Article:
The First Key School graduating class celebrated their graduation. Since that time, over 170 students have graduated from Key School. Our graduation ceremonies are unique in that each student gives a speech and recognizes family and faculty who helped them to get to this point.


A new charitable and educational 501C(3) organization, The New Key School, was formed to acquire and transition Key School into a non-profit status. Key School began offering tuition assistance to low-income students.


Key School began their annual dinner and auction in order to raise funds for financial aid and other needed programs.


A Development Department with a part-time development staff member to raise money for financial aid and other program support was added to the growing needs of the school.


Kerri Benson became the Director of Key School following the retirement of Founder, Mary Ann Key. Under Kerri’s leadership, Key School continues to thrive and is looking to the future.


Key School began planning the current Strategic Plan in order to move Key School forward and develop a new Vision for its growth.


Key School celebrated their 50th Anniversary Gala with a unique Academic Decathlon event.


Kerri Benson, Executive Director, opened the Key Center for Learning Differences launching two new innovative programs to address the needs of children with learning differences in Tarrant County. Leslie Vasquez became the Director of Key School.

Pillars of Key School

Greek and Latin Roots

Gives students the power to unlock meanings and histories and grasp the logic of our English language.
0 %
of English words with more than one syllable are Latin based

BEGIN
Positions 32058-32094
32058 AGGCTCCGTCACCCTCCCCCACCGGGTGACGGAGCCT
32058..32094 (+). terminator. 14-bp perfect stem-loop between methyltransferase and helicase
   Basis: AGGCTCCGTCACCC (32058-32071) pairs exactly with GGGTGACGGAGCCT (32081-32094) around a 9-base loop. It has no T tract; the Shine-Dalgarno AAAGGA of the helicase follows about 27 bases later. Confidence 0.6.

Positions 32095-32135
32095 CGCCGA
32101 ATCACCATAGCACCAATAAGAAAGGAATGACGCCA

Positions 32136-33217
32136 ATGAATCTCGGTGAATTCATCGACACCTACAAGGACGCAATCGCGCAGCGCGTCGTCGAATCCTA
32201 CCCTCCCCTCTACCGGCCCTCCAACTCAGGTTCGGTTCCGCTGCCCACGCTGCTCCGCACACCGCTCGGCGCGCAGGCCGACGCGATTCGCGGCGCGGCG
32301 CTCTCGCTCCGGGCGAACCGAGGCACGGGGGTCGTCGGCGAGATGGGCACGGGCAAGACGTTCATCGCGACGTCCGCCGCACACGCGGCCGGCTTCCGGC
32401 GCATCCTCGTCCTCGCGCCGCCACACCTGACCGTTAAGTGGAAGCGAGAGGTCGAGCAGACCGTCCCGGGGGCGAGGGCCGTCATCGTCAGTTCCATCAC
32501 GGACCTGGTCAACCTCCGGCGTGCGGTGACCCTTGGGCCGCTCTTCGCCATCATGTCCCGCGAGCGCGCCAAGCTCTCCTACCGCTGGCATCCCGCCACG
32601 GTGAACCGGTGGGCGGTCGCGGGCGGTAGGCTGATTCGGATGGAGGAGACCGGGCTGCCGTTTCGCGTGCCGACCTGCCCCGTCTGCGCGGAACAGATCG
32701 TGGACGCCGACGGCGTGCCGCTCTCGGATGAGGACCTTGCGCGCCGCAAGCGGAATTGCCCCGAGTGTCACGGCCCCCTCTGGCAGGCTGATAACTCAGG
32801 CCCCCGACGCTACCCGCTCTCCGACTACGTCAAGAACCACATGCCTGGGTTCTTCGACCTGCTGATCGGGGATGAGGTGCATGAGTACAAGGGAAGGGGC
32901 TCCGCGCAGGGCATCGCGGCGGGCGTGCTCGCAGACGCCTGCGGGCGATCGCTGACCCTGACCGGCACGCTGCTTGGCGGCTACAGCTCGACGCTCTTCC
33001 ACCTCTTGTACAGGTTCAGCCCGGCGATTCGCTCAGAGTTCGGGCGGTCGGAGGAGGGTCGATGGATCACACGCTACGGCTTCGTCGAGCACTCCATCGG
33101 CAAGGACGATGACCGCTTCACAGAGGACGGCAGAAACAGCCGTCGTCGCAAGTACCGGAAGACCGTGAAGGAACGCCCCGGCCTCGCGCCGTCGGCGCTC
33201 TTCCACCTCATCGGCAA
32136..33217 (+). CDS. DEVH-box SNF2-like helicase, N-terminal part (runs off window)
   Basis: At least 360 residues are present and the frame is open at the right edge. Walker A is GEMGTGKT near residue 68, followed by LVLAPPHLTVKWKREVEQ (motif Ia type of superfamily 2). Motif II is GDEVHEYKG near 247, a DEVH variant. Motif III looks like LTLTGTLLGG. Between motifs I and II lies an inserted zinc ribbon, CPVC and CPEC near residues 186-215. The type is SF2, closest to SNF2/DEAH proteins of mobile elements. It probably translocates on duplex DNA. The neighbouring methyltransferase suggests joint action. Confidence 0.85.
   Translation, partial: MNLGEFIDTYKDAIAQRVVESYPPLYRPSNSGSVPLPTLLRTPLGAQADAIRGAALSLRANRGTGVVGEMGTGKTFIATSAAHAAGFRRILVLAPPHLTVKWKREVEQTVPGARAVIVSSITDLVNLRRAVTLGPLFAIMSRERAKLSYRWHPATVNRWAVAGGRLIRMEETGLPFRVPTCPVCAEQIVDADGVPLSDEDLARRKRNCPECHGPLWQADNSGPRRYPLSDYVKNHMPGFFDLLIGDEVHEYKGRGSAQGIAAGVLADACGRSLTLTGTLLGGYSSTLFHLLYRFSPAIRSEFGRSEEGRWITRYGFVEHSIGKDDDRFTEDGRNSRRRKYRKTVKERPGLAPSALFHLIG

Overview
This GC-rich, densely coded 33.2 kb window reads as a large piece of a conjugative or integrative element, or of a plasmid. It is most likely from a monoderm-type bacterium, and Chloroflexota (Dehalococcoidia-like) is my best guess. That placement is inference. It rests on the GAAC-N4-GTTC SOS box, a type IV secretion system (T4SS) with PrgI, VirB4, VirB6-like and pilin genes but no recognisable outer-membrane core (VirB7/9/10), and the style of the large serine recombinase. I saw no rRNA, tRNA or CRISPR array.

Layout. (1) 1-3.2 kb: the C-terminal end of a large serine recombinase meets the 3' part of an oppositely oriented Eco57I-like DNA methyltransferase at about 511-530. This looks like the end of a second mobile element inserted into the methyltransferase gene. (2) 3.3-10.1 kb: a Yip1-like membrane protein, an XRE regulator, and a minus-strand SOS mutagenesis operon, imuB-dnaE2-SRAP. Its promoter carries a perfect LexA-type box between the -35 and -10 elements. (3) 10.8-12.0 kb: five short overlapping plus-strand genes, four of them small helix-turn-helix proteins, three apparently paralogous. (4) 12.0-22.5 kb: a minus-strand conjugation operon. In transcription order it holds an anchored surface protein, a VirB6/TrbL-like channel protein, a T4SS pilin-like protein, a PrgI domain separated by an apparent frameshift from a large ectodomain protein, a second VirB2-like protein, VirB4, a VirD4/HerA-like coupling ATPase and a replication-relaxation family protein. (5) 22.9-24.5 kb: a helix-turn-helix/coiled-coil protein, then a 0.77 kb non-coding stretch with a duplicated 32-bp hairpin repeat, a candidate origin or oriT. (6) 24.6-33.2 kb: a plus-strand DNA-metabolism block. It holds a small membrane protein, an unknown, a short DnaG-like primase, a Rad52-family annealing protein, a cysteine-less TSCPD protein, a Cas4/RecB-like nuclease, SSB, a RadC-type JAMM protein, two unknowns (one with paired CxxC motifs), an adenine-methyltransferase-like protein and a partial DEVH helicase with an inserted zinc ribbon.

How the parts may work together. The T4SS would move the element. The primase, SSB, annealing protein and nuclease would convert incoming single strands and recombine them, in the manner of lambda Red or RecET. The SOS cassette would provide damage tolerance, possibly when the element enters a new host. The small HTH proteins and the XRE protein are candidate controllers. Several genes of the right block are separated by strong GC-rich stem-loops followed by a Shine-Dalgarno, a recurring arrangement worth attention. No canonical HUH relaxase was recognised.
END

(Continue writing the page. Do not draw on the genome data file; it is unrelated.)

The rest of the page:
Classic Literature

This study of literature that has withstood the test of time and promotes a deeper understanding of why we are who we are today.

Word of the Week

The WOW pillar ensures that Key students are exposed to, and work with, words that are rich in meaning and that enhance their vocabularies, and in turn, comprehension.

Student Organizer System

The Key Student Organizer serves to help students, beginning with our
youngest scholars, better plan and manage their time and learning. With teacher guidance, the Student Organizer helps students improve these fundamental skills.

Low Student to Teacher Ratio

When these ratios are low, teachers have more time to spend with each student checking progress and providing more instruction. Key School is proud of our low ratios and the caliber of teachers engaging students in learning.

Character Development Keys

The four Keys of Character Development are:
#1 – Social Emotional Learning –
Featuring Character Strong curriculum
#2 – Executive Function and Study Skills
#3 – Leadership Academy
#4 – Digital Citizenship and Life Literacy

Make A Difference.

Donate today, and change the life of a student.

The Key Center for Learning Differences encourages you to make a gift on North Texas Giving Day to help us reach our goal of $40,000 to support our programs. Ends September 23.